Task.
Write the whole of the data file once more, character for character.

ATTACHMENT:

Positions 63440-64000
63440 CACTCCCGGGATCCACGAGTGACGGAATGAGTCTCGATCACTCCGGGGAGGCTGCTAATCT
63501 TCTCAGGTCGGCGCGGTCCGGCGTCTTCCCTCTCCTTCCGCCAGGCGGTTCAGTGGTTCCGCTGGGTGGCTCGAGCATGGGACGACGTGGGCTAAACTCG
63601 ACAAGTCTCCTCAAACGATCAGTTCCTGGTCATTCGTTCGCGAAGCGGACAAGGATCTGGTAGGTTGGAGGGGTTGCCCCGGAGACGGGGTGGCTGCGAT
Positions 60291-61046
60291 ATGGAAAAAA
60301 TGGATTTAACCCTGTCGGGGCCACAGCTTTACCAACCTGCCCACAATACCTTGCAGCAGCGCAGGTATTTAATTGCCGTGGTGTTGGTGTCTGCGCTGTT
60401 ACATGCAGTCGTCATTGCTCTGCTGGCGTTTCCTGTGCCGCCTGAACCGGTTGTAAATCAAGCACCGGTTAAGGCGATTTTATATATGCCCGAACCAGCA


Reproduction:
Positions 63440-64000
63440 CACTCCCGGGATCCACGAGTGACGGAATGAGTCTCGATCACTCCGGGGAGGCTGCTAATCT
63501 TCTCAGGTCGGCGCGGTCCGGCGTCTTCCCTCTCCTTCCGCCAGGCGGTTCAGTGGTTCCGCTGGGTGGCTCGAGCATGGGACGACGTGGGCTAAACTCG
63601 ACAAGTCTCCTCAAACGATCAGTTCCTGGTCATTCGTTCGCGAAGCGGACAAGGATCTGGTAGGTTGGAGGGGTTGCCCCGGAGACGGGGTGGCTGCGAT
Positions 60291-61046
60291 ATGGAAAAAA
60301 TGGATTTAACCCTGTCGGGGCCACAGCTTTACCAACCTGCCCACAATACCTTGCAGCAGCGCAGGTATTTAATTGCCGTGGTGTTGGTGTCTGCGCTGTT
60401 ACATGCAGTCGTCATTGCTCTGCTGGCGTTTCCTGTGCCGCCTGAACCGGTTGTAAATCAAGCACCGGTTAAGGCGATTTTATATATGCCCGAACCAGCA